As a fundament of modern success, the HR mindset has become essential to maintaining focus and relations in a world that moves at such a speed than many default to more reactive mindsets with limited thought to the future. Just how essential that mindset is to success was recently revealed by an article in Harvard Business Review on what the world’s best CEO’s have in common; perhaps unsurprisingly for those in HR, “long-term thinking, short-term savvy, and relentless focus on employees” were at the top. In keeping with the notion of the HR mindset, within this group of globally-recognized business executives, one of the biggest focuses was how to keep employees motivated.
Look to Tomorrow, Live for Today
One true mark of effective leadership is long-term thinking and sustainability, with the majority of the top CEO’s on HBR’s list have an average of 15 years in their position. This is very compelling evidence that high performing leaders place a lot of importance on the future.
Case in point, the top CEO of 2016, as well as several years preceding, Lars Sorenson of Novo Nordisk, shared that his success/failure should be measured 15-20 years after the decisions were implemented to see the full impact. The multi-year winner explains how he must run today’s business while planning for tomorrow’s business, putting any assessment of success into the long term. In the short-term, his focus remains on his people and product as always.
This foresight and steady stewardship echoes the analysis methods of investment guru, Warren Buffet. Instead of the quick profitability ratios that change with the volatile financial markets, truly successful business must be able to endure the passage and challenges of time. This type of leadership success is based on true value and longevity.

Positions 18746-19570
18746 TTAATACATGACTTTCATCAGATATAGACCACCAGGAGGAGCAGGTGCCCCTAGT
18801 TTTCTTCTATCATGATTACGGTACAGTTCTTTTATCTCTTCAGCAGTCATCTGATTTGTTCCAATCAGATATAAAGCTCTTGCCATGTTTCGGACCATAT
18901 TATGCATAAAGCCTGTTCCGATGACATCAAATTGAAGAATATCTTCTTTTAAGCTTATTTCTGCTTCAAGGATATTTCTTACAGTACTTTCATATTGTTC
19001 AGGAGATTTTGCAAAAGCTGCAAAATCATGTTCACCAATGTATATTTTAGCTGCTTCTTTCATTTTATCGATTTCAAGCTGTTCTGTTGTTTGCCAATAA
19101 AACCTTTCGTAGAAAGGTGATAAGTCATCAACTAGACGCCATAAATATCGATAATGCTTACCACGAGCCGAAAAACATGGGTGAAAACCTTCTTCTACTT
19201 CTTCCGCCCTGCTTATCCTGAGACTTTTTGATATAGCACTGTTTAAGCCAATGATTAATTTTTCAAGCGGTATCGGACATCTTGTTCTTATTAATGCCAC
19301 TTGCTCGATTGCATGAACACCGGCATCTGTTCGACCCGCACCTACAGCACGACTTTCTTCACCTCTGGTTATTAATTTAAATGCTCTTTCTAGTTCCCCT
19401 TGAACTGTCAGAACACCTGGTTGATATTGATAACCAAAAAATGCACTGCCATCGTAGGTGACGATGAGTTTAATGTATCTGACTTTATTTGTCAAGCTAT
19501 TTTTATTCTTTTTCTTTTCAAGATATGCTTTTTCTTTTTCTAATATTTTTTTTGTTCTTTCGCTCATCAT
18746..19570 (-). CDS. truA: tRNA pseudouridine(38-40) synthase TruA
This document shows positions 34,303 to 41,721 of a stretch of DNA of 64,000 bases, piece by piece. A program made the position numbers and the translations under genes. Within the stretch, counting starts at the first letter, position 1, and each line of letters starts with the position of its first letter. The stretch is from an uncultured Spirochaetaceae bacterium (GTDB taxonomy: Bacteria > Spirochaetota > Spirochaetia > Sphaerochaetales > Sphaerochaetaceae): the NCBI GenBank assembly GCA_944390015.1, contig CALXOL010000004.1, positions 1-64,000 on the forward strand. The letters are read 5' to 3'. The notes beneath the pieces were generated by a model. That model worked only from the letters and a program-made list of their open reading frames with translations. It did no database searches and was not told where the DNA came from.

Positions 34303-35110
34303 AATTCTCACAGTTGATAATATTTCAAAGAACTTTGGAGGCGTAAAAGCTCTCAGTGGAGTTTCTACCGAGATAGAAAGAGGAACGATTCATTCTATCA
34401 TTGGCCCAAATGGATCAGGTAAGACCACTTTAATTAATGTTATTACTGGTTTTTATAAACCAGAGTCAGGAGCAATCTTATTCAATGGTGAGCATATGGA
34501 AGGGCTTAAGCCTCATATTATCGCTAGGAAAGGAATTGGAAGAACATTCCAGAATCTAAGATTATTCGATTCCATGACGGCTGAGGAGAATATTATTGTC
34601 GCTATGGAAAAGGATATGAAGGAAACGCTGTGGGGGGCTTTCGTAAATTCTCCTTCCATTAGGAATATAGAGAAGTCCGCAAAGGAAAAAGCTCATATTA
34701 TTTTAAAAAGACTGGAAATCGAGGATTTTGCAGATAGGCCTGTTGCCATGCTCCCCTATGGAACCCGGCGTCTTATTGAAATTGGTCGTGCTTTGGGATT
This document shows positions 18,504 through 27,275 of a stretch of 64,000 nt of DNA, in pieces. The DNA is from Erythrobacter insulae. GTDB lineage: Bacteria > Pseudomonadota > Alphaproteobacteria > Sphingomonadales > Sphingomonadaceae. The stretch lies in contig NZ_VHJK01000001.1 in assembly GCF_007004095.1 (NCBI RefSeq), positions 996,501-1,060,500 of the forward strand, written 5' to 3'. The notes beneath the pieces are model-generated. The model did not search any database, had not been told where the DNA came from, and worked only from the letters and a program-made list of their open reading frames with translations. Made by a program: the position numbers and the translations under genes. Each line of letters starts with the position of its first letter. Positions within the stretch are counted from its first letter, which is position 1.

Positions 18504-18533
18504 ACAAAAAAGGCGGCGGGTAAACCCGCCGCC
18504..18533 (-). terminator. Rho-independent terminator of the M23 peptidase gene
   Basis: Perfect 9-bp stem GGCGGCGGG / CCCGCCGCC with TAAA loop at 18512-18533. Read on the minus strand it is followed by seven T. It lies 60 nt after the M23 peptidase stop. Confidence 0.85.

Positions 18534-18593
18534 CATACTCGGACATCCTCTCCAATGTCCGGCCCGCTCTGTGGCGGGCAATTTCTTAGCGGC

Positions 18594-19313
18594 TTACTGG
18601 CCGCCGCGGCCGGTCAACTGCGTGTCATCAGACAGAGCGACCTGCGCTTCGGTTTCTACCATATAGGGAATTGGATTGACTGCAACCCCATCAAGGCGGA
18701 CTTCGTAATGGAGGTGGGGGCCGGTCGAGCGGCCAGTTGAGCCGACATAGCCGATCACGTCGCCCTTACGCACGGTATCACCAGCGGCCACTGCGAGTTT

Four Fundamental HR Principles
An HR mindset is the “it” factor that separates great leaders from the rest. In a sense, all leaders know it, but great leaders show it; they how to apply this mindset as an HR tool while embodying the following traits:
Empathy: Strong leaders practice empathy and lead with genuine concern for others, and a focus on solutions which foster shared growth for the individuals and their organization; their people-first instincts encourages loyalty, while enabling and empowering others.
Integrity: Strong leaders lead with respect for others, a trait anchored by a consistent ethos of honesty as a personal and professional hallmark; they embody and bring these principles into action with by sharing information and remaining open to input.
Motivator: Inspiring leaders provide a model, and motivate by means of communication that is clear and concise, as well as by sharing and embodying their vision through their actions. They encourage and challenge others, motivating their best efforts, while modelling the same high standards daily.
Communicator: The ability to get people to “want to” do their best for you is a talent in itself, and one strong leaders hone daily. Knowing how to build rapport and create teams that work are the bones, but they realize that the best ideas, opportunities and results come from the amount of heart they bring to the table‚ and receive in kind.
From a purely practical perspective, the four fundaments above speak to an even more simple truth— having people’s hearts and minds focused on the right goals allows business large and small a speed of responsiveness that supports the growth of their employees, as well as their organizational futures.
That so much of this speaks directly to the experience of HR professionals, speaks volumes of the strategic value of the HR mindset as a mainstay of all future leaders.
Amelia Chan, CPHR, RCIC is founder and principal consultant of Higher Options Consulting Services, providing a wide range of HR and immigration services for small to mid-sized businesses.
(PeopleTalk Winter 2016)